For instance, the program was set to end at the end of 2012 but now will accept new homeowners until the end of 2013. (The banks will operate under the umbrella of the settlement through 2014 or so.) In addition, Treasury has broadened some of the criteria to make it easier to qualify.

Some of the millions of homeowners who were rejected might be eligible for a second shot. Hundreds of thousands of homeowners were originally granted "trial modifications" through the program in 2009 and early 2010, only to be denied permanent modifications many months (and sometimes more than a year) later. Most of those homeowners started those trials by just giving their income information over the phone. They'll be eligible to reapply, according to the proposed rules.

One of the recent changes to HAMP could reduce the cost of the settlement for banks — and leave taxpayers footing a chunk of the bill.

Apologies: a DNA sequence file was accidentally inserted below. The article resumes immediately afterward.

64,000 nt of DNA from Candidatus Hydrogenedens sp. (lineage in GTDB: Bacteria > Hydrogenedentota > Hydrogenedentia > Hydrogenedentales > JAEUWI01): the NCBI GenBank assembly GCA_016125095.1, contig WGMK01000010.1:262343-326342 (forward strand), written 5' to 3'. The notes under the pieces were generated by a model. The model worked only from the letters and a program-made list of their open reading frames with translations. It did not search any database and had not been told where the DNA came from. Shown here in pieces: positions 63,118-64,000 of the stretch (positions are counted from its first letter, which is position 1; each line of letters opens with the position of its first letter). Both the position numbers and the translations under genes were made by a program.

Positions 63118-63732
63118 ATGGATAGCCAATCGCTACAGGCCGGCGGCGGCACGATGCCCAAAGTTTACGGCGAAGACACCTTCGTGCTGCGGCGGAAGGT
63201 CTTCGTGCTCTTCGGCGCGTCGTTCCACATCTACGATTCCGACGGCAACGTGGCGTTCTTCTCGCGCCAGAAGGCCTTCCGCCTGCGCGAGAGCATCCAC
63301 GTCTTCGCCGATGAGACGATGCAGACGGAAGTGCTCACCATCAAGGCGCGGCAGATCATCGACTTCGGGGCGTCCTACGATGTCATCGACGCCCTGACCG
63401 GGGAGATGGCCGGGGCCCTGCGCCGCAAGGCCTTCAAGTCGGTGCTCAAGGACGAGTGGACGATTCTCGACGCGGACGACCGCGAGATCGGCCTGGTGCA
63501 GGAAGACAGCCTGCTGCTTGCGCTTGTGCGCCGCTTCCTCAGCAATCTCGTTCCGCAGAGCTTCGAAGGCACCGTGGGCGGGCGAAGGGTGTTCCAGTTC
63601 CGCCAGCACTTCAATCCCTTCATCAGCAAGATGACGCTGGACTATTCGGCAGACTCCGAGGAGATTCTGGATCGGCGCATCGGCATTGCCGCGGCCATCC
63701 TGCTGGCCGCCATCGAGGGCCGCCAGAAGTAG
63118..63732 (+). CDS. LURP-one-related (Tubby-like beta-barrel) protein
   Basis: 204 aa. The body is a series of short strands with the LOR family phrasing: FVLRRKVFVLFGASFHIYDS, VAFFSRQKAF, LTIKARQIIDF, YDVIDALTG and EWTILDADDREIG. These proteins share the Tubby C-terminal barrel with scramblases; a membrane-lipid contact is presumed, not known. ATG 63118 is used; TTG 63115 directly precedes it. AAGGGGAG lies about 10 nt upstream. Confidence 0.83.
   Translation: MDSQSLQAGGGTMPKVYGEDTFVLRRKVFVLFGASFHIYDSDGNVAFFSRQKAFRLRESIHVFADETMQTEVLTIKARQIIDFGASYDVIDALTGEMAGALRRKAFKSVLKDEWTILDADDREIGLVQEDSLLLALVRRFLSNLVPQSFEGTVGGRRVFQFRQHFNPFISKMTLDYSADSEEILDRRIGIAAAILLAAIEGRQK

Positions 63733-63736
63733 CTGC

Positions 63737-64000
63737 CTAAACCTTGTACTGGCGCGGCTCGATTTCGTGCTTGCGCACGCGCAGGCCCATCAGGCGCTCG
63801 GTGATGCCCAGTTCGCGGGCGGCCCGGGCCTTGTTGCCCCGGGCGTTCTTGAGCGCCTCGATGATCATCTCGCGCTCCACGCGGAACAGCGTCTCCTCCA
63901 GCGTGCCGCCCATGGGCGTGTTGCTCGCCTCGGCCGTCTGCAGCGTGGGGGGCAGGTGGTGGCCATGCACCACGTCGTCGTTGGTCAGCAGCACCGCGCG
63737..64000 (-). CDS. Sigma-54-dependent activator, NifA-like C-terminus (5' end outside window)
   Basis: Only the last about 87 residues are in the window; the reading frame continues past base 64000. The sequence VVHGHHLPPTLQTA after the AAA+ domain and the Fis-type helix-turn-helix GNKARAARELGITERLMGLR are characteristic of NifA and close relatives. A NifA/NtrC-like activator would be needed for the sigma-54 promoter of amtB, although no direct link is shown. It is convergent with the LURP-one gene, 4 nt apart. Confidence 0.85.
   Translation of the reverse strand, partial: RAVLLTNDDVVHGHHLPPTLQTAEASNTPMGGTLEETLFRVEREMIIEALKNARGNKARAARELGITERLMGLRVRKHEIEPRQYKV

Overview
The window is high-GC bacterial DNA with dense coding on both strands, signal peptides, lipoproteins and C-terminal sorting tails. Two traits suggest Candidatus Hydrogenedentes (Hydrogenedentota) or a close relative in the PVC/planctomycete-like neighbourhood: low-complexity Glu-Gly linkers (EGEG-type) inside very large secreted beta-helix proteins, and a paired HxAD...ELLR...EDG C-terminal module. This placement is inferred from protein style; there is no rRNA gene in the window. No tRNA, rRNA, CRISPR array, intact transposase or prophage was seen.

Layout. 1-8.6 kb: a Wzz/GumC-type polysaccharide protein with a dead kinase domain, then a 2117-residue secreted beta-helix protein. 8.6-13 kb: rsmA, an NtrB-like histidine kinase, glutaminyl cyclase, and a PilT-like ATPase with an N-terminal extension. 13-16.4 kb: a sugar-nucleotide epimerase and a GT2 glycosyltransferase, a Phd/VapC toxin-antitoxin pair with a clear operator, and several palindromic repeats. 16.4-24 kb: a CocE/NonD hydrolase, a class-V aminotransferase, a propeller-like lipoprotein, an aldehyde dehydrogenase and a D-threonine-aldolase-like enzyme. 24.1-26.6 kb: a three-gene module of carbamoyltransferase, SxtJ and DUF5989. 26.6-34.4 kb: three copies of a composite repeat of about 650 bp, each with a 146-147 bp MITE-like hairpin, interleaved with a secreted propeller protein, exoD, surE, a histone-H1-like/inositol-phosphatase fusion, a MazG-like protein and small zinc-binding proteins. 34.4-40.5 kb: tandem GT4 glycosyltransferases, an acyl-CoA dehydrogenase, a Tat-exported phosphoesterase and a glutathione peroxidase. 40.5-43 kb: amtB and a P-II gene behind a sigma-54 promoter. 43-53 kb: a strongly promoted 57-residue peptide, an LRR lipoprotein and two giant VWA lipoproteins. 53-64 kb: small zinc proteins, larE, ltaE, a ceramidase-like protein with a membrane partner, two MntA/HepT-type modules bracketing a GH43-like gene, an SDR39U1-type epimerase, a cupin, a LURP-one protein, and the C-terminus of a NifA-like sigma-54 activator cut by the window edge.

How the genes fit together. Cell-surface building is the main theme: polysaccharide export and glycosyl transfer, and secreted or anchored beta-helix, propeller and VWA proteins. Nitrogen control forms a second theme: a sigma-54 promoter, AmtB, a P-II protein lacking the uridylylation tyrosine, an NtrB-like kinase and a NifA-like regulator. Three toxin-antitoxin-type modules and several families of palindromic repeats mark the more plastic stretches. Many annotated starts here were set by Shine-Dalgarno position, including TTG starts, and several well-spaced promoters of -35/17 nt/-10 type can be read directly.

As part of yesterday's deal, the five banks agreed to reduce billions in mortgage debt for homeowners in danger of foreclosure. Most of those principal reductions — about 85 percent according to Housing and Urban Development Secretary Shaun Donovan — will likely be for loans that the banks hold on their own books.

HAMP also has long offered investors incentives to encourage principal reductions. For loans owned by banks, the money goes right to them. In January, Treasury tripled those incentives. In cases in which a loan qualifies for HAMP, the government will now pay investors, often the banks themselves, up to roughly two-thirds the cost of a principal reduction.

The banks have agreed to perform at least $10 billion worth of principal reductions as part of the settlement. Because it's unclear how many of the principal reduction modifications will be done through HAMP, it's impossible to say how much of that will be covered by the government subsidies.